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1.3 THE ECONOMIC WAY OF
THINKING (2 of 2)
Think at the Margin
How will a small change in one variable affect another variable and what impact
that has on people’s decision making.
• Marginal change
A small, one-unit change in value
Rational People Respond to Incentives
A key assumption of most economic analysis is that people act rationally,
meaning that they act in their own self-interest.
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APPLICATION 1
INCENTIVES TO BUY HYBRID VEHICLES
•
APPLYING THE CONCEPTS #1: How do people respond to incentives?
Consider the incentive to buy a hybrid vehicle, which is more fuel efficient but more expensive than a
gas-powered vehicle.
Between 2000 and 2007 the number of hybrid vehicles increased from fewer than 10,000 to more than
340,000 vehicles and over the same period the price of gasoline increased significantly.
• The higher price of gasoline was responsible for roughly one third of hybrid vehicles purchased in
2007
• In addition, a federal subsidy of up to $3,400 was responsible for roughly one fifth of the hybrid
vehicles purchased in 2007.
The increase in the number of hybrid vehicles decreased the emission of the greenhouse gas CO2.
How efficient is the hybrid subsidy in reducing CO2? The cost of abating one ton of CO2 through the
subsidy is $177. There are less costly ways of reducing CO2 emissions.
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Example: London Addresses Its Congestion
Problem
To illustrate the economic way of thinking, let’s consider again how an economist would
approach the problem of traffic congestion.
Each driver on the highway slows down other drivers but ignores these time costs when
deciding whether to use the highway.
If the government imposes a congestion tax to reduce traffic during rush hour, the economist is
faced with a question: How high should the tax be?
• Use assumptions to simplify. We assume every car has the same effect on the travel time of other cars.
• Isolate variables—ceteris paribus. We would make the ceteris paribus assumption that everything else
that affects travel behavior—the price of gasoline, bus fares, and consumer income—remains fixed.
• Think at the margin. We would estimate the effects of adding one more car to the highway.
If the marginal driver forces each of the 900 commuters to spend two extra seconds on the
highway, total travel time increases by 30 minutes.
If the value of time is, say, $16 per hour, the appropriate congestion tax would be $8 (equal to 16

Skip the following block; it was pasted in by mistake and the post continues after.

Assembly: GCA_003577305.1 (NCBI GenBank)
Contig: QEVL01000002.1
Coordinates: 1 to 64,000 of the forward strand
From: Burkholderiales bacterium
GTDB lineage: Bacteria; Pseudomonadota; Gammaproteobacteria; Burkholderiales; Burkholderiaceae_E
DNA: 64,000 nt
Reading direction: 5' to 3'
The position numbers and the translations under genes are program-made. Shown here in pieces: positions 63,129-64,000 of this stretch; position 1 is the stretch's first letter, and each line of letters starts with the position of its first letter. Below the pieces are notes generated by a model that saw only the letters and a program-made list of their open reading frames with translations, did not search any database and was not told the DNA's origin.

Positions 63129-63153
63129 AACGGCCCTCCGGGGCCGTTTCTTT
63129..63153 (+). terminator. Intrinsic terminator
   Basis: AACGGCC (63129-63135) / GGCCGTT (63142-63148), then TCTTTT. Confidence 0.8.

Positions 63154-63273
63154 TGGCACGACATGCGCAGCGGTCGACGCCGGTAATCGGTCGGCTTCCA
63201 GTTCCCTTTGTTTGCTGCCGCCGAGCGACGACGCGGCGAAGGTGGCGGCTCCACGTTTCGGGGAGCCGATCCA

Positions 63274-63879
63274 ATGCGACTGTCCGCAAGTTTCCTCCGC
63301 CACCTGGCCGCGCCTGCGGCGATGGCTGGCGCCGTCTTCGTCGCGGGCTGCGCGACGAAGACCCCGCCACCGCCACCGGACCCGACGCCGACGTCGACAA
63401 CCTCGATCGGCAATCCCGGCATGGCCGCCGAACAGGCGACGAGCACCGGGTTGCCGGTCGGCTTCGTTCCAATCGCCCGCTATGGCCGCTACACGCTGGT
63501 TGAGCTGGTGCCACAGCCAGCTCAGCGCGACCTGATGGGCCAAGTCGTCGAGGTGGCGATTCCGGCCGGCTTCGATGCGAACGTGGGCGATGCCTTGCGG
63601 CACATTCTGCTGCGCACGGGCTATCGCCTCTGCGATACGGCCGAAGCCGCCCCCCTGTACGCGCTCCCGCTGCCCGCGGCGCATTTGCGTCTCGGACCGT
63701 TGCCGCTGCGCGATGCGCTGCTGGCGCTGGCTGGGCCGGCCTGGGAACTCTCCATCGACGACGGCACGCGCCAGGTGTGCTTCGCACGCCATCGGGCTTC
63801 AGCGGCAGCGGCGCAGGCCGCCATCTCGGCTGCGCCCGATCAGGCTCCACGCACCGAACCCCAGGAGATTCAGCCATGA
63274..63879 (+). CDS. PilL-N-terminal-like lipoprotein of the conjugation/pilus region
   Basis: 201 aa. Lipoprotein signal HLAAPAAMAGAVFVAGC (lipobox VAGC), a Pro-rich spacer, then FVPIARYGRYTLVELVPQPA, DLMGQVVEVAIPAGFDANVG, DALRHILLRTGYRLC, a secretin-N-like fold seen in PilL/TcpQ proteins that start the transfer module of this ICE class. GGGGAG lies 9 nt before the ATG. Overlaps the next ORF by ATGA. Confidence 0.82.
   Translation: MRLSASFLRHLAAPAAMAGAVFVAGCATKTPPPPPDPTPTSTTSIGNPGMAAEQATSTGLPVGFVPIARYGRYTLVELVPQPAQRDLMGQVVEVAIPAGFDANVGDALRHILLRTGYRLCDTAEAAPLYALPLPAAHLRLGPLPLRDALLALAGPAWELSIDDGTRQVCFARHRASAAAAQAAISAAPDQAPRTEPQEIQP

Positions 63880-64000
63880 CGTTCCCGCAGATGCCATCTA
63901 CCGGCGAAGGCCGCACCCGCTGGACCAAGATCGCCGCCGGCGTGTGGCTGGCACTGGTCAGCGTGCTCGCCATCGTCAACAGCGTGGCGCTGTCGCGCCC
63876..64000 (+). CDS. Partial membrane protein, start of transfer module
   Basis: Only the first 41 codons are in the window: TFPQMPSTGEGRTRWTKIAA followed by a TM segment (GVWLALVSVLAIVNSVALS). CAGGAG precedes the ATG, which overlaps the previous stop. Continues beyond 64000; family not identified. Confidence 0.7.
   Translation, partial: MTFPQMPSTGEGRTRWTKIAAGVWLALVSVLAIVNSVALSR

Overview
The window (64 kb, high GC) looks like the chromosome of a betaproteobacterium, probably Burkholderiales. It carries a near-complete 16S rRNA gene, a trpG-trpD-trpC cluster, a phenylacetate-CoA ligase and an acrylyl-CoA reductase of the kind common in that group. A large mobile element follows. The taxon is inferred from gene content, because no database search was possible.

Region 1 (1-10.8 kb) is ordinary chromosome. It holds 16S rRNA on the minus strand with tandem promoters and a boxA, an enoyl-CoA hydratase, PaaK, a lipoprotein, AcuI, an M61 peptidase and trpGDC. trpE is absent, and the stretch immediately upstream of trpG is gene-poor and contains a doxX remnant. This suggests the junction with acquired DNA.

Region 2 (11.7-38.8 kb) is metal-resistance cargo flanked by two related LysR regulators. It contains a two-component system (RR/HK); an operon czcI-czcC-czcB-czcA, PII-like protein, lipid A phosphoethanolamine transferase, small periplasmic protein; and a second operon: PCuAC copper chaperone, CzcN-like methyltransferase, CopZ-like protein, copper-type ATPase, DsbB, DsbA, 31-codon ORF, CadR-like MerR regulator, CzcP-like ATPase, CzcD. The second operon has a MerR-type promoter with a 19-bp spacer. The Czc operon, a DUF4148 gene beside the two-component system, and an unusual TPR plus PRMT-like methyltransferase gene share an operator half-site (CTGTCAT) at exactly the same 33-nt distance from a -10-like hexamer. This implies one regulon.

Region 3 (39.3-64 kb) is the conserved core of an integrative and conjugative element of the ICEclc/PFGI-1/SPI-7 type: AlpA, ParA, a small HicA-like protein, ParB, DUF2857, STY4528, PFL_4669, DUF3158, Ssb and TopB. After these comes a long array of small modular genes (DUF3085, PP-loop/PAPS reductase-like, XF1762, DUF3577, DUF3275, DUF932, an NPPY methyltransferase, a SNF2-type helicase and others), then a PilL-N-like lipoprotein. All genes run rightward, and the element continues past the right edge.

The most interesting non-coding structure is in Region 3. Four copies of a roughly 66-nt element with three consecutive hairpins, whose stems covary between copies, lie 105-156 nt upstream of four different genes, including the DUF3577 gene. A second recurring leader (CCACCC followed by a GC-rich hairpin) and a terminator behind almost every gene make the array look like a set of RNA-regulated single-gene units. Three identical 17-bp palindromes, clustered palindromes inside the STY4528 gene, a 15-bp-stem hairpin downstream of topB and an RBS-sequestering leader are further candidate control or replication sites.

x ½ hour).
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APPLICATION 2
HOUSING PRICES IN CUBA
APPLYING THE CONCEPTS #2: What is the role of prices in allocating resources?
In 1960 the government confiscated most housing and outlawed its sale and rental.
Tenants who paid monthly rent to the government for 20 years officially owned the dwelling, but could
not sell or rent it to others.
With no possible sale or rent, the homeowners had less incentive to repair and maintain their property.
As a result, a large percentage of the stock of housing is in poor condition and few new dwellings have
been built in the last 50 years.
Housing reforms n 2011 restored prices to the Cuban housing market and authorizes the sale and
purchase of homes.
Economists expect homeowners to have more incentive to repair and maintain their dwellings and for
builders to increase construction.
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1.4 PREVIEW OF COMING ATTRACTIONS:
MACROECONOMICS (1 of 2)
Macroeconomics
The study of the nation’s economy as a whole; focuses on the issues of
inflation, unemployment, and economic growth.
Macroeconomics explains why economies grow and change and why
economic growth is sometimes interrupted.
Using Macroeconomics to Understand Why Economies
Grow
Macroeconomics explains why resources increase over time and the
consequences for our standard of living.
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1.4 PREVIEW OF COMING ATTRACTIONS:
MACROECONOMICS (2 of 2)
Using Macroeconomics to Understand Economic
Fluctuations
All economies, including ones that experience a general trend of rising
per capita income, are subject to economic fluctuations, including periods
when the economy shrinks.
Using Macroeconomics to Make Informed Business
Decisions
A manager who studies macroeconomics will be better equipped to
understand the complexities of interest rates and inflation and how they
affect the firm.
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1.5 PREVIEW OF COMING ATTRACTIONS:
MICROECONOMICS (1 of 2)
Microeconomics
The study of the choices made by households, firms, and government
and how these choices affect the markets for goods and services.
Using Microeconomics to Understand Markets and Predict
Changes
One reason for studying microeconomics is to better understand how
markets work and to predict how various events affect the prices and
quantities of products in markets.
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1.5 PREVIEW OF COMING ATTRACTIONS:
MICROECONOMICS (2 of 2)
Using Microeconomics to Make Personal and Managerial
Decisions
On the personal level, we use economic analysis to decide how to spend
our time, what career to pursue, and how to spend and save the money
we earn. Managers use economic analysis to decide how to produce
goods and services, how much to produce, and how much to charge for
them.
Using Microeconomics to Evaluate Public Policies
We can use economic analysis to determine how well the government
performs its roles in the market economy.
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KEY TERMS